World AIDS Day

Generation ZERO: Shyam, 22 “I definitely think my generation need to take it more seriously.”

 Voices of Generation ZERO

Fergus Glynn, 21

“The increasing rates of HIV in people my age is scary. For someone like me there wasn’t a lot of information when I was 18, or when I first started seeing guys, so I definitely did a lot of probably irresponsible things because I didn’t know better. I think in terms of raising awareness that needs to increase so much. I’ve definitely had that feeling where people would think that would never happen to me, without any other preventative measures, other than just not believing it. I’ve definitely had scares where I thought ‘Oh God, have I been exposed to HIV?’. I haven’t, but it is scary when you don’t know – and you don’t know what you actually have to do in order to prevent it.”

Samuel Dawson, 23

“It’s something I relate to being in Generation Z. I do feel like I haven’t really been very careful. I haven’t had PrEP and I didn’t see it as being very important, if that make sense. I’ve taken lots of risks, especially in London. When PrEP was on trial, I wasn’t really sure what it was. People were talking about it but I never really looked into it – and then when the trial ended, I didn’t really have the money for it. I could have made the money for it, I could have budgeted but I’ve been so busy it wasn’t really on my priority list. I think HIV hasn’t really been a big issue for us. I don’t really know anyone who’s died from the disease. I’m not aware of many people who have it, so I think it’s important for us to be reminded.”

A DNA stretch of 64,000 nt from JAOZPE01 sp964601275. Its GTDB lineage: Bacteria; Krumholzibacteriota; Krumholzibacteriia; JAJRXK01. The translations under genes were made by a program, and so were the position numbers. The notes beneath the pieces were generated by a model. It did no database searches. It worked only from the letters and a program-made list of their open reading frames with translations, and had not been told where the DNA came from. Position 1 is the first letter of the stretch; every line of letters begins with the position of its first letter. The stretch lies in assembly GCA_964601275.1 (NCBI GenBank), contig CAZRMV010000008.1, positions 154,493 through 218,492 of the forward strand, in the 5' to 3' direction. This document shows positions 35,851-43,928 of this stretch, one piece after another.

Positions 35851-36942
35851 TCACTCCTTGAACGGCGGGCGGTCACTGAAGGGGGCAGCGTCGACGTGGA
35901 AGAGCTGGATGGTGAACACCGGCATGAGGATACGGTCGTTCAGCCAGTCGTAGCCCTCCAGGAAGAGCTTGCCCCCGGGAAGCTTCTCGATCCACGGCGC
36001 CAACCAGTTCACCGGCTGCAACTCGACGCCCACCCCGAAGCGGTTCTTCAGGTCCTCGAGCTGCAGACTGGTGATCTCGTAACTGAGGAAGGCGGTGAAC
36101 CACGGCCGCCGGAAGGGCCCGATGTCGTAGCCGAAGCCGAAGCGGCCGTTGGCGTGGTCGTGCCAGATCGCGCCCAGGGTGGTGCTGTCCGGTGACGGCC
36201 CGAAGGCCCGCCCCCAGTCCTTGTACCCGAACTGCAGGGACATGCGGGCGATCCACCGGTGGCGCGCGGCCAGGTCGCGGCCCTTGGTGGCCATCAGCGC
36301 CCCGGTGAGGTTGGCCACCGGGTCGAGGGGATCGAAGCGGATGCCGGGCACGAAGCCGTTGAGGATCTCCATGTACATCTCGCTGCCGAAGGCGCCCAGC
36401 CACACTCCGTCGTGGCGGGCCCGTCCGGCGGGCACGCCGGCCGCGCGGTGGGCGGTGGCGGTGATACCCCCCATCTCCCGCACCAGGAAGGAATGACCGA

Shyam Dattani, 22

“Growing up as a South Asian male in this country and the climate, I feel like it’s very taboo to speak about sexual health, especially when it comes to HIV and AIDS. It’s not something that’s spoken about at home. So to be involved with a campaign like this that opens that door slightly is something that I’m very interested in. With Generation ZERO, I really, really hope that happens – I have a few friends who are HIV positive and I was thinking how its impacted their lives. I definitely think my generation need to take it more seriously. I think people don’t value being tested regularly. I think it’s very easy to go out on a whim, engage and not do anything about it afterwards. I don’t think PrEP is well understood yet, I feel like it’s ‘something you can take, so you can have more sex’, but I don’t think people understand why it’s necessary – but I do feel it’s becoming more accepted to talk about these things.”

Photos by Joel Ryder

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